Once Arjuna was put in a position of assuming a disguise so drastic that his adversaries would be unable to discern him. Arjuna travels the wilderness, thirsty for advice for a suitable disguise. Death, who sees through all disguise, takes the form of a body of water and just as Arjuna descends for a drink, Death speaks to him as his own liquid reflection: Take the form of you deepest desire and you will remain concealed. Arjuna heeds the advice. In order to remain effectively invisible, the warrior prince takes on the form of a dancer. Wrihatnolo. Wrihatnolo embodies equally Arjuna's mastery of body and mind, yet within her, he remains completely invisible.
Each Wednesday in Surakarta, I would go to the Mankunegaran Palace, to witness the open morning practice sessions. Javanese court dance and gamelan music. The dancers in the palace were dancing the female that morning. The polished marble floor created a liquid surface upon which the females dance upon their own reflections.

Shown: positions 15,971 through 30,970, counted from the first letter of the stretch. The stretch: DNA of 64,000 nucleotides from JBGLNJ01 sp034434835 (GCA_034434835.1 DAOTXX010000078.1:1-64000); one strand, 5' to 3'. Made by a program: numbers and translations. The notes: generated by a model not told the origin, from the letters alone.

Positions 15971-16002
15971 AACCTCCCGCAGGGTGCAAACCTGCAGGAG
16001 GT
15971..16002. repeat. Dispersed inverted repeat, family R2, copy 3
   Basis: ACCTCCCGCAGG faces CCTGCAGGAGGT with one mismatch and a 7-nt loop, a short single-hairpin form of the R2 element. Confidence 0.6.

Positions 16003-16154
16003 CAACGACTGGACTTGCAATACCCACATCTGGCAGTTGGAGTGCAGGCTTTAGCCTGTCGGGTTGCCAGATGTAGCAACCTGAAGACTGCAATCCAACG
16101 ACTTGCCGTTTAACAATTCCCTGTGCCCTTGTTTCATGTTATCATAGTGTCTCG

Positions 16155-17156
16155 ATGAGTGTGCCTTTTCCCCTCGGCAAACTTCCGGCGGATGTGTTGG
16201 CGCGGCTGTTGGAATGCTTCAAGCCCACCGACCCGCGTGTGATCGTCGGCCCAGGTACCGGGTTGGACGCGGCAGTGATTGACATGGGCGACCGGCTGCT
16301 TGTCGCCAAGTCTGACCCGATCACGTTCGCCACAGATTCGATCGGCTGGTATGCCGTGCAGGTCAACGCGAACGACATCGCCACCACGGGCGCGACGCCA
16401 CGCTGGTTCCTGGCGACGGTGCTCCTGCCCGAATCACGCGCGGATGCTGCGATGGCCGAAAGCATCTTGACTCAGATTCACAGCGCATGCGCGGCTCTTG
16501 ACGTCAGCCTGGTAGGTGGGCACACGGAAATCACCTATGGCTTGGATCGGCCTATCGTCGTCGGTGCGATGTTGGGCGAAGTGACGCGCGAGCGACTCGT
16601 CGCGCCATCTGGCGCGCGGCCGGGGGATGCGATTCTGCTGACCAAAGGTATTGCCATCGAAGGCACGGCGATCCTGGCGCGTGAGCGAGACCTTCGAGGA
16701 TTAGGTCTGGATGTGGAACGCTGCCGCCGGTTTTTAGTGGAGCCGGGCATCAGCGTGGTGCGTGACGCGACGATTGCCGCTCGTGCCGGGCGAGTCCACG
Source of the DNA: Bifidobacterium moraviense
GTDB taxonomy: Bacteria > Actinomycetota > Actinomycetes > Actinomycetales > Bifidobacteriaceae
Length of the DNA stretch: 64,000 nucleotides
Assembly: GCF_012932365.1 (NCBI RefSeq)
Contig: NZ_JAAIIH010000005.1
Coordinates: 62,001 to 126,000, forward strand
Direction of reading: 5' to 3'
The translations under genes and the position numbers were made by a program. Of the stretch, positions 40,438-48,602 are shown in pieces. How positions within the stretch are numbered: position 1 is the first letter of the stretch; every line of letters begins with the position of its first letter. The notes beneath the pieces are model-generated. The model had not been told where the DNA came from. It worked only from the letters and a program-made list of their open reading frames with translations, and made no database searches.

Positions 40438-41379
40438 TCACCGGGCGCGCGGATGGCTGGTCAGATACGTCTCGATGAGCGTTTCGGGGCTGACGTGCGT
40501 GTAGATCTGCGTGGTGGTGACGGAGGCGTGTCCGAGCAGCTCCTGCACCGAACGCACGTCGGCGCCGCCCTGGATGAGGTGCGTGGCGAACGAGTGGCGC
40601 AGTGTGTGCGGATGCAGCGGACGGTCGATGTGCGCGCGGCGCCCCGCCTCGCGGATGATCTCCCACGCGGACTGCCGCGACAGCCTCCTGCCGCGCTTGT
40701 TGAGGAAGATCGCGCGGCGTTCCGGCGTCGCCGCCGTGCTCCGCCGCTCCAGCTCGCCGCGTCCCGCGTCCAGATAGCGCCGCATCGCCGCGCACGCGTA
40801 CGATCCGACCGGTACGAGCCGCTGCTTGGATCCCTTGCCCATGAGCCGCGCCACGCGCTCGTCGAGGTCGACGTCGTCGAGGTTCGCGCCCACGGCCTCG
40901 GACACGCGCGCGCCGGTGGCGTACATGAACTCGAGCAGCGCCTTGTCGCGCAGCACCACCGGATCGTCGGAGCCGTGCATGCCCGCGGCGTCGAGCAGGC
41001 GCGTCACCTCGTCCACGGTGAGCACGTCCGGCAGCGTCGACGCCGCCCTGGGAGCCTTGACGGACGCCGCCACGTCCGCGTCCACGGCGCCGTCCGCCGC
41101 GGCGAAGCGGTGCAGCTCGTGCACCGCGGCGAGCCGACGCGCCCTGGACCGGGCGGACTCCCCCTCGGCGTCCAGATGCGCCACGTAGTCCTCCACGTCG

In this palace of by now doubled females, my eyes were drawn to one in particular: perhaps the youngest of them all. His feet moved on and off the floor with a calculated grace. His knees were bent. This allowed his upper body to float, as if in relative stillness. His head was bent and his face was stoic, almost disengaged. His dance was not one of expression. He was dancing the female as if she was a memory, an involuntary reflex extended in duration through it slowness. It was as though he was trying to freeze her into a stillness, in anticipation that his yet to unfold male adulthood would show little sympathy towards preserving her memory.